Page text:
The Nature and Purpose of Christian Spiritual Direction
Deacon Tom Vicknair -
Patricia Redding -
WHY Spiritual Direction?
Reflective Christians believe that a deep hunger for God exists in the hearts of modern society; people everywhere are seeking to know God personally and intimately through spiritual direction and formation. All of us long for the divine and human connection that can only be achieved through an intentional and meaningful spiritual life.
Contemporary Christians search for mentors to help them understand the difference God's presence has made in their lives. The ministry of spiritual direction is the companioning of others in their quest to recognize God more fully in their lives. The spiritual director accompanies those seeking to grow in awareness of God's presence and love.
Spiritual direction is a ministry of deep listening. The director and seeker listen and become attuned to the Holy spirit in every aspect of life.
WHAT is Spiritual Direction?
Spiritual direction is a sharing of the relationship that a person has with God. Christian spiritual direction reminds us that Christ is central to our individual and corporate spiritual growth. Christ is the one who not only points the way to the fullness of life, but who invites us to rest in him as he himself rests in God. In this resting with Christ in God, we are nourished and loved into the fullness of life.
As Christians, we claim both the Holy Spirit in our hearts as well as being immersed in God through creation. We are creatures of divine heritage. If life is a journey into our true selves as Thomas Merton suggests, then it is a journey into wholeness (holiness). Spiritual direction is the experience of reclaiming our full nature as children of God. As we journey into this wholeness, we begin to experience ourselves as beloved friends of Christ, are able to see life as a seamless garment, and understand the unity of life.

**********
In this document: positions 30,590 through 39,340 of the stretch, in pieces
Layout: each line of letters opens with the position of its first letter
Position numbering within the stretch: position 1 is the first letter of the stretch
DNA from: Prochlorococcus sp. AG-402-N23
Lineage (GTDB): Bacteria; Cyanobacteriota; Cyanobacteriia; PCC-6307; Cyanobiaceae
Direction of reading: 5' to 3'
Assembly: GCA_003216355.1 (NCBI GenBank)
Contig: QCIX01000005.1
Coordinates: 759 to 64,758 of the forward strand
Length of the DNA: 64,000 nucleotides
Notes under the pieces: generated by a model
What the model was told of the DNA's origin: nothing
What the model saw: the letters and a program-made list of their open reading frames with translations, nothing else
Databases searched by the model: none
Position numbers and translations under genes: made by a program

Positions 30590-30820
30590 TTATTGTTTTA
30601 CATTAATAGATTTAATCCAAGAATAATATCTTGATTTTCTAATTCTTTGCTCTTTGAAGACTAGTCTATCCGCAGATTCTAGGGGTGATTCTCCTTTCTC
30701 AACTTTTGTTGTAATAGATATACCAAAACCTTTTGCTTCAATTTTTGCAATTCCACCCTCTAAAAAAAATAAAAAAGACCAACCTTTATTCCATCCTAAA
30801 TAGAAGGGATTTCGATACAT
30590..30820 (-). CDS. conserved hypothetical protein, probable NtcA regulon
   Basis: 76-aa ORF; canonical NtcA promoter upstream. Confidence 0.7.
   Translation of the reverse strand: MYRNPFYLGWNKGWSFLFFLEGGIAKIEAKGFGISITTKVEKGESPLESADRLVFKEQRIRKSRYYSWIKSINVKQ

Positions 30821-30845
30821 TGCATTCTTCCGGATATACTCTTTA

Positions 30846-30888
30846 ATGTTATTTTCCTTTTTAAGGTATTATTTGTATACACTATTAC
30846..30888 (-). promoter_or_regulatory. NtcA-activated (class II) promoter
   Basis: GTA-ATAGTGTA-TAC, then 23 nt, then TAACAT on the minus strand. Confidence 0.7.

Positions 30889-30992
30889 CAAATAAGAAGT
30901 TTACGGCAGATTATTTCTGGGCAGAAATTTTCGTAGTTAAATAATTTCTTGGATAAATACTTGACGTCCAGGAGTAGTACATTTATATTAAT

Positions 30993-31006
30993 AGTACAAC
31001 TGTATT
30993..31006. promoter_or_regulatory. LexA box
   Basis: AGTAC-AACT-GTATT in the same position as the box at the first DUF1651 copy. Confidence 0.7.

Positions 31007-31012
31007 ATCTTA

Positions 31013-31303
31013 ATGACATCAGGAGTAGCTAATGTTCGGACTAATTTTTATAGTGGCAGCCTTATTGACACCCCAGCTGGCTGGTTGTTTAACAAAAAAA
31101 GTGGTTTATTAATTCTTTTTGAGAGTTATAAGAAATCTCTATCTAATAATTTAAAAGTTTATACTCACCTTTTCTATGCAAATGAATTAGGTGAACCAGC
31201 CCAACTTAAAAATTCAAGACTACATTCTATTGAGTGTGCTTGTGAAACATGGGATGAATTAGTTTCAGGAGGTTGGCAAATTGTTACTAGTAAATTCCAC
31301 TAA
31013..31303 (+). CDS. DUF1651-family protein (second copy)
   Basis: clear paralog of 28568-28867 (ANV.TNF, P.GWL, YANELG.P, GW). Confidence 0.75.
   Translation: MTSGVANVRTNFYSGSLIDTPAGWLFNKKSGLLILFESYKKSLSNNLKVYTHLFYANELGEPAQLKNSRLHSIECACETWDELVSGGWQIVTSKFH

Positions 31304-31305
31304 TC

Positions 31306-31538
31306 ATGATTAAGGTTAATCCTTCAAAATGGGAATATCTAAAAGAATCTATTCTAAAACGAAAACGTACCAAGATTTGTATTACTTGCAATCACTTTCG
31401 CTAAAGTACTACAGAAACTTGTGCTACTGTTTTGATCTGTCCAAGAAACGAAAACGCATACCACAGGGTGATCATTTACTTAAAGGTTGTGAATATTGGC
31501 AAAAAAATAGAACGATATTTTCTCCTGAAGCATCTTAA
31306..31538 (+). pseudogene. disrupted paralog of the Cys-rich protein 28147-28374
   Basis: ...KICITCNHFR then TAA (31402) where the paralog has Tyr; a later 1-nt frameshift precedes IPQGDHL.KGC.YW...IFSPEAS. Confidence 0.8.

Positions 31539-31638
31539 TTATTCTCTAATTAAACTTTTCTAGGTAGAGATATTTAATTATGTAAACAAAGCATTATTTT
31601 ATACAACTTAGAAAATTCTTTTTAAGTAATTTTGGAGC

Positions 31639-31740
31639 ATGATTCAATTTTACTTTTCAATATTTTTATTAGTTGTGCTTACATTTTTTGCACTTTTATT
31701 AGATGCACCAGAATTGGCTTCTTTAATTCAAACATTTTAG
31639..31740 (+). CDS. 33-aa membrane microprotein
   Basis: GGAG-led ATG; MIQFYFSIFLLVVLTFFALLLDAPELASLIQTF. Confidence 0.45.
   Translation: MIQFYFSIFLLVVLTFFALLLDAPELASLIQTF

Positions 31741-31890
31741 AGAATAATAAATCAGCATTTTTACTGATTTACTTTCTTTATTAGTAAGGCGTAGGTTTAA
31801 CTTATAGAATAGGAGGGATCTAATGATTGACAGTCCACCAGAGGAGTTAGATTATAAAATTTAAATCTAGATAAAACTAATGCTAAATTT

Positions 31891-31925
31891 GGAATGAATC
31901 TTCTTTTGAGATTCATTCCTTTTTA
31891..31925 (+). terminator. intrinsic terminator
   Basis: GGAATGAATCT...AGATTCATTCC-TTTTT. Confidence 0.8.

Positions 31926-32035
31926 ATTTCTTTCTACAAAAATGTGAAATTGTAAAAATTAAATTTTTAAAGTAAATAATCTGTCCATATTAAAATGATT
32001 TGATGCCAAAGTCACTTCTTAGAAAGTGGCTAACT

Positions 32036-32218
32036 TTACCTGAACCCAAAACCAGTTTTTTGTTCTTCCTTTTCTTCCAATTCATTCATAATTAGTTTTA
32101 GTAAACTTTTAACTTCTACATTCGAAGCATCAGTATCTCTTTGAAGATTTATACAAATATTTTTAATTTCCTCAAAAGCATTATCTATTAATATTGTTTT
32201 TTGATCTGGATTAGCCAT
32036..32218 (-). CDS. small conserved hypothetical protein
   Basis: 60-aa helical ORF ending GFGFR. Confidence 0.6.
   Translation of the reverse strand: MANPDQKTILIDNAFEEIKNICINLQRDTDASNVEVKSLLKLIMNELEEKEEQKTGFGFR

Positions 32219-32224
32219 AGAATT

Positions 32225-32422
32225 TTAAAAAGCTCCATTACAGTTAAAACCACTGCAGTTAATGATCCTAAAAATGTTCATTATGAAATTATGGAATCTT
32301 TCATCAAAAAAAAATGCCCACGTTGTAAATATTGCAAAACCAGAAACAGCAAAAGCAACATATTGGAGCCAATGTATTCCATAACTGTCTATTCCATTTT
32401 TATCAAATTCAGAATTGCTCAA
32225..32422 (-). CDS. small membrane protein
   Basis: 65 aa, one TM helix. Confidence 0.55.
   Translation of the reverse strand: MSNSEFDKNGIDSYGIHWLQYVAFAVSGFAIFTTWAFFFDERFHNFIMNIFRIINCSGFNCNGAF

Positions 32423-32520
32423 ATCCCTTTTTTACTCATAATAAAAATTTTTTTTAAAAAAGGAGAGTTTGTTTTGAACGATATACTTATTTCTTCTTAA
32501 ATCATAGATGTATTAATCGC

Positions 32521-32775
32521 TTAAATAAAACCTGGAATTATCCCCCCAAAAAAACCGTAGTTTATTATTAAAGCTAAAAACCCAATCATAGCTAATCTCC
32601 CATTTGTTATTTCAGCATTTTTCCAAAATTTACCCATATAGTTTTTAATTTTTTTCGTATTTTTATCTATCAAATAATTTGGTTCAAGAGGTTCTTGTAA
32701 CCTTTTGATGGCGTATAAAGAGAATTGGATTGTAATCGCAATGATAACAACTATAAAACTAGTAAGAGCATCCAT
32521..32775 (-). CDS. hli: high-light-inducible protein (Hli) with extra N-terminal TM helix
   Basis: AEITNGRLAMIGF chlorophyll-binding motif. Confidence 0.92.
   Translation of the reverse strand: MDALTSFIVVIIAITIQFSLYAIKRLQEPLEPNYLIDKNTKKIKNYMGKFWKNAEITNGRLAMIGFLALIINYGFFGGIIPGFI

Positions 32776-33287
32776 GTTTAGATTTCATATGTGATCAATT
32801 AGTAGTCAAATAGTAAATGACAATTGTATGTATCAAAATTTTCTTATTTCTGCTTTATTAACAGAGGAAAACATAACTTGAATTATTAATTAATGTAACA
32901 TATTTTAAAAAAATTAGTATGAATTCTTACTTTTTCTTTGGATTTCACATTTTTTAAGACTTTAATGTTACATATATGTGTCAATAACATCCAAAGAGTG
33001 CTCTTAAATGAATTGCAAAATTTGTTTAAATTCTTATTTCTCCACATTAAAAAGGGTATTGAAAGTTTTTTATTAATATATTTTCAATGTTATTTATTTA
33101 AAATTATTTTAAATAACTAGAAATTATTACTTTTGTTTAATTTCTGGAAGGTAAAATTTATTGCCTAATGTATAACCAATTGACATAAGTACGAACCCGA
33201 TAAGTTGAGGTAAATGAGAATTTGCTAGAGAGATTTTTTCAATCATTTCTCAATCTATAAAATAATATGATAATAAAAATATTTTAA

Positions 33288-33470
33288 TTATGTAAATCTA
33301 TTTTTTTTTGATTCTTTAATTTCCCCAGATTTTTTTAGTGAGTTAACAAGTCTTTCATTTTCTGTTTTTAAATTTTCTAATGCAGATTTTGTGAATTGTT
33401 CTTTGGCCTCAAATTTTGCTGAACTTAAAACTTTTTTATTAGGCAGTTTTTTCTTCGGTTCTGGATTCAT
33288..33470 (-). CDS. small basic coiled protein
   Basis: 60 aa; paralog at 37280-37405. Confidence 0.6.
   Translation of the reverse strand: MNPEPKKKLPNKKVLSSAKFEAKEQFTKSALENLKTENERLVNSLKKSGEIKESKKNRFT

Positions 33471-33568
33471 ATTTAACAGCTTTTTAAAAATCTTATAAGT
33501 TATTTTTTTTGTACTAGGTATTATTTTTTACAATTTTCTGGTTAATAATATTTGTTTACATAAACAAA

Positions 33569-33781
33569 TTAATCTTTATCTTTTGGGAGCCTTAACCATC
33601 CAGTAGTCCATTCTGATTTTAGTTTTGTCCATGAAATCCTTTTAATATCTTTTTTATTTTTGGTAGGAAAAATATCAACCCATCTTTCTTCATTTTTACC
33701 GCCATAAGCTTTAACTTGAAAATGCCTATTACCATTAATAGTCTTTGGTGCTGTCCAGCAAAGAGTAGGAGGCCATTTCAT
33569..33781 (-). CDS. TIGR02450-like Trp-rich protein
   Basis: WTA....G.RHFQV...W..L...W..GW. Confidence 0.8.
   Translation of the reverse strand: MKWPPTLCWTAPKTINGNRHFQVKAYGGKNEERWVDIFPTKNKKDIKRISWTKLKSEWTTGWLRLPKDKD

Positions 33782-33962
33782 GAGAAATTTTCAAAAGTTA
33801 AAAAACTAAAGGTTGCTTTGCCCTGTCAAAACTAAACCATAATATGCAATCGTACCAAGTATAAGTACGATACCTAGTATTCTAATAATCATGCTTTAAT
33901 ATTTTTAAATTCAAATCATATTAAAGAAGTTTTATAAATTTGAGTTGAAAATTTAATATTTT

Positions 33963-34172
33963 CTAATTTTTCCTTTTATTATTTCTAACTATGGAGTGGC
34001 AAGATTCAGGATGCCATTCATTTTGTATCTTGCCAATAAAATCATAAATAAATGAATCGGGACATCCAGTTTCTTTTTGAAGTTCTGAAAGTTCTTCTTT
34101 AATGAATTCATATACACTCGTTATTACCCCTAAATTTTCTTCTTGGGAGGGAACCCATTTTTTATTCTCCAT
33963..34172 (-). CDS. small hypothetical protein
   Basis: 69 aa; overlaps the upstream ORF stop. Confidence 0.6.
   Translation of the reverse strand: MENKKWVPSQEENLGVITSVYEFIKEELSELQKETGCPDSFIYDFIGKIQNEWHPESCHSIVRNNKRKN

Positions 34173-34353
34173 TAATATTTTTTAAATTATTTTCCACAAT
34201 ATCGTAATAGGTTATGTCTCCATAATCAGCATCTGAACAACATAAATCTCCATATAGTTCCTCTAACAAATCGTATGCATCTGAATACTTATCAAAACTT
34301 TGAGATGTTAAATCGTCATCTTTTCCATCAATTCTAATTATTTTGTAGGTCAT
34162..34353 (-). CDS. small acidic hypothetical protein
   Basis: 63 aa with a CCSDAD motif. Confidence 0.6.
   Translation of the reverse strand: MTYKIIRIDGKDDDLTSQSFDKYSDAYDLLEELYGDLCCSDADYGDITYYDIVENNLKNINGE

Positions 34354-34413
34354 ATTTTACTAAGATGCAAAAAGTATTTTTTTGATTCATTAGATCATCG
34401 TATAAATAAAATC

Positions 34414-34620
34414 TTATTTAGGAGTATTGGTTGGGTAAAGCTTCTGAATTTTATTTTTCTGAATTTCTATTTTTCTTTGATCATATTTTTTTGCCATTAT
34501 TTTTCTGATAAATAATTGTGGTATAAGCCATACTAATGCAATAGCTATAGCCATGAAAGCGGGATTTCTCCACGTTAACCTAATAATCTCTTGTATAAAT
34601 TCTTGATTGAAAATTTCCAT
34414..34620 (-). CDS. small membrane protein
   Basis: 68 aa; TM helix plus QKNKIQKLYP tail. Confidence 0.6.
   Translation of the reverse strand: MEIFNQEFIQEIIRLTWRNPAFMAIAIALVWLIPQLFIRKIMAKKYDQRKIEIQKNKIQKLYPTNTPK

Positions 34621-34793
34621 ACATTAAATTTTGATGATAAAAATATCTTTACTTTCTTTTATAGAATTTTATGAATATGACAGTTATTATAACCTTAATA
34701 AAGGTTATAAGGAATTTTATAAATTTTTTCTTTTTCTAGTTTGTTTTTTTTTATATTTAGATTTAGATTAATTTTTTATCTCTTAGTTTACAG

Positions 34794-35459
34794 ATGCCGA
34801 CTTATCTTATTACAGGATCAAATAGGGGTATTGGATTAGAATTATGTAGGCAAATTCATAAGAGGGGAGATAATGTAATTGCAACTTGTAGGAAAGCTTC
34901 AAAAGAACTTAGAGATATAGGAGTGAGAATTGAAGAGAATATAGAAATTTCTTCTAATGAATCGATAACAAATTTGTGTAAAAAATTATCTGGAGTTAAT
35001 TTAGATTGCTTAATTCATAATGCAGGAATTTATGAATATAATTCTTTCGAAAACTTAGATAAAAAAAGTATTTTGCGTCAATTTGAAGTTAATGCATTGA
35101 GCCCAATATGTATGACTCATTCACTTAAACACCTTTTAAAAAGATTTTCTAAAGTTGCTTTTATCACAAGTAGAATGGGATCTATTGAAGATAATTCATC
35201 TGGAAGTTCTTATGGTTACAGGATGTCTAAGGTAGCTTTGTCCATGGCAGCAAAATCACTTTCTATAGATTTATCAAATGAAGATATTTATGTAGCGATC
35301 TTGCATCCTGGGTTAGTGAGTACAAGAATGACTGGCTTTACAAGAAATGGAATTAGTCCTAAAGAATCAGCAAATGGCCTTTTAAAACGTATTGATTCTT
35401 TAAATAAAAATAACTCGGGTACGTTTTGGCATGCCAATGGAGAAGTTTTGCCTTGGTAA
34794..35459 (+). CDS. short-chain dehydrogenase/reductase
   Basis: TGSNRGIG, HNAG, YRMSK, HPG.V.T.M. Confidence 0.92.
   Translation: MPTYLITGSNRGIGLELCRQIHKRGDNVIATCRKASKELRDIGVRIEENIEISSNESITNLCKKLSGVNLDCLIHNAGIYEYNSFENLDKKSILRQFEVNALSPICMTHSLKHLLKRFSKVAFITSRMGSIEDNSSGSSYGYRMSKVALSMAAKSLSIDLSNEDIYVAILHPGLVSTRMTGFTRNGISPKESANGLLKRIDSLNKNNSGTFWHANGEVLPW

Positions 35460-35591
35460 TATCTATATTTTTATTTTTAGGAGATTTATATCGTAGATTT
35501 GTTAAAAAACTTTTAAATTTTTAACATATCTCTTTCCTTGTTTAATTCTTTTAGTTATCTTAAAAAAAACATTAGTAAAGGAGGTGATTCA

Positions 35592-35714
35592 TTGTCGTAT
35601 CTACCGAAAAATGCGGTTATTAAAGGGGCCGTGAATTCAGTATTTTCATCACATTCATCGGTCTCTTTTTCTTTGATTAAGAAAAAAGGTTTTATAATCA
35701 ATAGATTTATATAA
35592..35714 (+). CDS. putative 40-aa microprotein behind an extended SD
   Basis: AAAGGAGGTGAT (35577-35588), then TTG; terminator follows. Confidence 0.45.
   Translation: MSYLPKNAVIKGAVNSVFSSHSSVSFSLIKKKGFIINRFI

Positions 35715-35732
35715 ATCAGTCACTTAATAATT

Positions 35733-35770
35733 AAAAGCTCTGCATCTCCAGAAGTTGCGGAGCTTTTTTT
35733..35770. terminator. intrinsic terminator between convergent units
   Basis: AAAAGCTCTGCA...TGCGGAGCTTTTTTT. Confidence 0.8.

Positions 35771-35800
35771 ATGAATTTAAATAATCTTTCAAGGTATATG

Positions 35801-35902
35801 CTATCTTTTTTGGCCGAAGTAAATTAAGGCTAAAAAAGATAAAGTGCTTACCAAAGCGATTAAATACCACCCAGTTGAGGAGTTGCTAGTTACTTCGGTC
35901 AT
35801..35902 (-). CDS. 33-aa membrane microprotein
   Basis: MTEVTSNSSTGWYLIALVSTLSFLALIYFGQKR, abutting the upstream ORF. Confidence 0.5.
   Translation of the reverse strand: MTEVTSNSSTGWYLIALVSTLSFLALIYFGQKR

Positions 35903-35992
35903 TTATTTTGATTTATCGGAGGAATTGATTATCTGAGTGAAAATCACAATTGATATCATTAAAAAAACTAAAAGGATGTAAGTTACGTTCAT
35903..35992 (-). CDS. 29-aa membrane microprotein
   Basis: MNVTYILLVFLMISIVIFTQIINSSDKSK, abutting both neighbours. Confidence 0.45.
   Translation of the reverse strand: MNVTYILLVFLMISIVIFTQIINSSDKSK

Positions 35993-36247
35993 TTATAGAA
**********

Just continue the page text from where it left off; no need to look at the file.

Through prayer and action (the two focal issues in spiritual direction), we can fully develop our relationship with God and others. Our relationship with the world reveals the transcendent, loving source of our living God; our relationship with the world keeps us deeply aware that all reality reveals God's living, vital Spirit. The spiritual director works with the directee in Christ to find a greater cooperation with God's Spirit. Spiritual direction helps us toward integration of our spiritual and human worlds.
What Spiritual Direction IS NOT
- Spiritual direction is not psychotherapy or pastoral counseling.
- Spiritual direction is not the sacrament of reconciliation.
- Spiritual direction does not seek to replace the proper roles of pastor, counselor, or confessor.
- Spiritual direction is not a friendly chat or the opportunity to give advice.
Spiritual direction is best experienced as a focused conversation with emphasis on the spiritual nourishment of the seeker. Knowledgeable guidance encourages the seeker to rely on the Holy Spirit as well as him/herself. The spiritual director invites the seeker to a deeper life of Christian discipleship, guiding others in their own attainment of interior freedom and obedience to God's Word in their life.
What are You Looking For?
If you are seeking beliefs, observance, or texts to learn about or identify with a particular faith community, then your are seeking religious education or formation.